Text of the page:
A Road Trip Around the Centennial State

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by Neil Murray - 15 August 2018

Want to see Colorado from top to bottom? A trip to two of the Centennial State’s four National Parks (with a stop in Denver in between) is as good a way as any.

Fly into Denver then head to the north in your Hertz car to the town of Estes Park, your base for a visit to the spectacular Rocky Mountain National Park. Its mountain lakes, soaring peaks (many more than 12,000 feet (3,670 metres) above sea level) dense forests and dramatic, winding roads will leave you with memories to last a lifetime.

The park’s star attraction is the Trail Ridge Road, a 48-mile (77-km) stretch that, because of the vagaries of the weather, is only open between late-May and mid-October. Stop off at Forest Canyon and Rock Cut to take in the stunning panoramas then make for the Alpine Visitor Centre (at 11,796 ft, 3,595 metres, above sea level) to find out more about the park and its history. Fancy a trek? The park’s Bear Lake area offers several different trails to test your stamina and adaptability to the altitude.

Back in Estes Park, the Main Street has a range of souvenir shops and restaurants, as well as stores offering as much taffy, ice cream or fudge as you could ever eat – or want. Film fans might like to check out the Stanley Hotel, which, after a visit from Stephen King, served as the inspiration for the Overlook Hotel in the film The Shining.

Now head south back to Denver and allow time to visit some of the city’s many attractions, such as the Colorado Capitol State building, Denver Art Museum, Union Station and Molly Brown House Museum, the home of the Denver socialite who survived the sinking of the Titanic. And if there is a star attraction appearing at the nearby  Red Rocks Amphitheatre, bust a gut for a ticket to see a concert at one of the world’s great rock venues.

Durango, in the south-east corner of the state, is a 6-6½-hour drive from Denver, depending on your route and a perfect stopping-off point for a visit to Mesa Verde National Park. It is also the home of the Durango & Silverton Narrow Gauge Railroad, a steam locomotive journey that has been “creating memories for 137 years” as it trundles past the Animas River, along deep gorges and below towering mountains on its 45-mile journey to the former mining town of Silverton. Time your visit right (end of May) and you could be racing 3,500 cyclists to Silverton in the annual Iron Horse Bicycle Classic, then take the bus back over the Molas and Coal Bank Passes, both more than 10,500 feet (3,200 metres) above sea level.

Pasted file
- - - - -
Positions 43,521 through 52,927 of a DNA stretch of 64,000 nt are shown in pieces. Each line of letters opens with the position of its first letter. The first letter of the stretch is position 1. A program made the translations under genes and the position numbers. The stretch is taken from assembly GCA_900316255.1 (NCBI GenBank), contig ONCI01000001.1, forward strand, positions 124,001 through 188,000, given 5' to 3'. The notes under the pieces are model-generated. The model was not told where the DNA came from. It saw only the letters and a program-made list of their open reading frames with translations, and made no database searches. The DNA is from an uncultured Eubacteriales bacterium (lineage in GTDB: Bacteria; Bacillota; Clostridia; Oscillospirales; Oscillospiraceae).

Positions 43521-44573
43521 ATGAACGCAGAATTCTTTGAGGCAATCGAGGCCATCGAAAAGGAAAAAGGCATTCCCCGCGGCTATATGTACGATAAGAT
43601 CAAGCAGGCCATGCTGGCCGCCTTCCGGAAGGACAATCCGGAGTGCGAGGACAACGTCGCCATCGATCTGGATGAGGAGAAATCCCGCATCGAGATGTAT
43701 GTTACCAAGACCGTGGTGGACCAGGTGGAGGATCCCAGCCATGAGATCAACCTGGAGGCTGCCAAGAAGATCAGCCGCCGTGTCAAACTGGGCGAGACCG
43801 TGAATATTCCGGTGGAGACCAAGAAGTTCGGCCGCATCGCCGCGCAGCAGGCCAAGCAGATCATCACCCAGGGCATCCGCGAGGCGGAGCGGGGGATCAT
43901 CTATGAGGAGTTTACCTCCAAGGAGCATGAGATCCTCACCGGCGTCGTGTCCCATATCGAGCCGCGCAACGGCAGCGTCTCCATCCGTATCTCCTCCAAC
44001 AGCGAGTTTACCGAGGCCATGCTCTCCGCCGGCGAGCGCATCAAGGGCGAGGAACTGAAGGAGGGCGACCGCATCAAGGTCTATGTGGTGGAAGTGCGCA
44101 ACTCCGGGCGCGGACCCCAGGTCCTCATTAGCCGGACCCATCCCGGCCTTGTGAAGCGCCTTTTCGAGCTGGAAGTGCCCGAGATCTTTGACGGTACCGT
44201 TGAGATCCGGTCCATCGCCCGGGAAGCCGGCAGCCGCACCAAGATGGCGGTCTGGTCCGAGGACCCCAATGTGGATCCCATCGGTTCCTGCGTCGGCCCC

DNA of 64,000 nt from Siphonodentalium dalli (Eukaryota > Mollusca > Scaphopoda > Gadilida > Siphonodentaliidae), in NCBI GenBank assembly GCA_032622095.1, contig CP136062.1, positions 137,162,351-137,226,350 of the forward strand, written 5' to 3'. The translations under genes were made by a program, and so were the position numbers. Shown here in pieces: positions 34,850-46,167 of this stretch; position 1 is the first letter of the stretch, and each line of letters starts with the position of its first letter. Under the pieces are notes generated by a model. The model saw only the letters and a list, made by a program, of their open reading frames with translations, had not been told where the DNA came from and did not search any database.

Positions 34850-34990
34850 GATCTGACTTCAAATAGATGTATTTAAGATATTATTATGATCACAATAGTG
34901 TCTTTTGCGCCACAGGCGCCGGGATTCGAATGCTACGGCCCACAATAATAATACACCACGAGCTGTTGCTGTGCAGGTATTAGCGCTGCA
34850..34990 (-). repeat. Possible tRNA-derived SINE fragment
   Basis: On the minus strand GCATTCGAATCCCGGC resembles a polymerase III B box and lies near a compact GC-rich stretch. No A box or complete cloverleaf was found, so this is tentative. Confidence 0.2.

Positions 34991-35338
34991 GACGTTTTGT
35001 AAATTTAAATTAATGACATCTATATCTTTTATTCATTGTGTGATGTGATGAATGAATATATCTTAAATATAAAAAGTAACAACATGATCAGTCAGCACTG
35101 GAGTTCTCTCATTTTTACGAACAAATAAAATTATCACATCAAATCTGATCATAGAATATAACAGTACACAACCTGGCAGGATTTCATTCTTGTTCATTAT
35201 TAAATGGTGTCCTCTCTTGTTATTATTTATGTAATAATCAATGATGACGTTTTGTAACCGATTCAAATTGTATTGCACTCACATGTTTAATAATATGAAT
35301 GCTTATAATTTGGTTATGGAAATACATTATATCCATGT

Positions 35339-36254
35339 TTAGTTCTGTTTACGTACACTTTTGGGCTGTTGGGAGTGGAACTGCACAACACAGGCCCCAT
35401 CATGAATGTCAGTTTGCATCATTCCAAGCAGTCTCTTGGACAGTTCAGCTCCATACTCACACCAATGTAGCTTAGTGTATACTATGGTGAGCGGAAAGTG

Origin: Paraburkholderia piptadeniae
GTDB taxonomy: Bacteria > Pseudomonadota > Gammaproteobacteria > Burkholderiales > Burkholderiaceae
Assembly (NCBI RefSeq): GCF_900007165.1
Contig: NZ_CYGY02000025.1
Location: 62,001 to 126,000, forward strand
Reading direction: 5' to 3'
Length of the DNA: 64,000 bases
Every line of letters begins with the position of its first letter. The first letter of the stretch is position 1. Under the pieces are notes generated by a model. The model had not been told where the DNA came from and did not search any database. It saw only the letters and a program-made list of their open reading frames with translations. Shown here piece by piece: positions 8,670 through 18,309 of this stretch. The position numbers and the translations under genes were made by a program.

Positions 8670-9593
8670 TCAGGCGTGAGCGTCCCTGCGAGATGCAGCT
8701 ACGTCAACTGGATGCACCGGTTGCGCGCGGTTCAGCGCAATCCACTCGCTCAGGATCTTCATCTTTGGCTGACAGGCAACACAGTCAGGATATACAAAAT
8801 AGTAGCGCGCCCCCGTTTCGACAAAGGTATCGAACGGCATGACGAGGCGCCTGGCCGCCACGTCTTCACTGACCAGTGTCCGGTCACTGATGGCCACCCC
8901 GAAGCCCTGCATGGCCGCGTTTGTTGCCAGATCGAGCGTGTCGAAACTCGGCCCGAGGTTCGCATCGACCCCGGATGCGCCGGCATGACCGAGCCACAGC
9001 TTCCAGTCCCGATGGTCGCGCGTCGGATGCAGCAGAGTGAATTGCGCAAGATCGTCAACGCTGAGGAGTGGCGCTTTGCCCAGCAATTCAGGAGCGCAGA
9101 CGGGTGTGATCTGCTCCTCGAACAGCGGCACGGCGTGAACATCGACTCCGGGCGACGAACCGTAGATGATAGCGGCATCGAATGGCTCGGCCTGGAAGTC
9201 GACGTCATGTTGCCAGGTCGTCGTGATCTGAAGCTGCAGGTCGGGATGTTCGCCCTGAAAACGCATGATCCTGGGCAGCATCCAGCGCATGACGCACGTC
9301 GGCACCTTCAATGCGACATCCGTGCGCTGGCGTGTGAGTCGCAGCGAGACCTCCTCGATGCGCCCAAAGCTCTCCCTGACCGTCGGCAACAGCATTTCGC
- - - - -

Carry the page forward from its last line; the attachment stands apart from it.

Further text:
Less than an hour’s drive from Durango, the Mesa Verde National Park provides a fascinating insight into how the Ancestral Pueblo people lived in the area from around the year 550 until the late 1270s. Initially living underground in pit houses, they eventually moved to the surface and for the last 100 years occupied cliff dwellings, the top attraction in the park. The 700 Years Tour, clambering down steps and up ladders at Cliff Palace, gives visitors a close-up view of where the Puebloans lived all those years ago. By 1300, however, the place was deserted, the cave dwellers having headed south to New Mexico. Elsewhere in the park, various trails at the Wetherill Mesa lead visitors past the Badger House Community, highlighting how Puebloan “housing”, below and above ground, changed over 600 years.

So, from the peaks of the Rocky Mountains to the underground dwellers of 1,500 years ago – with the modern-day city of Denver in between – you really have Colorado top to bottom.

To book your Hertz car hire in Colorado, click HERE.

A native of Scotland now based in London, Neil Murray is a freelance journalist and former Travel Editor of the London Daily Mirror, who has written for a variety of papers and magazines. In 2008, he won the first Travel Industry Association Discover America Travel Writer award for the best US Travel Destination article and, in 2017, he was voted Travel Writer of the Year by the Visit USA UK Association for his body of work on the USA.

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Article by Neil Murray

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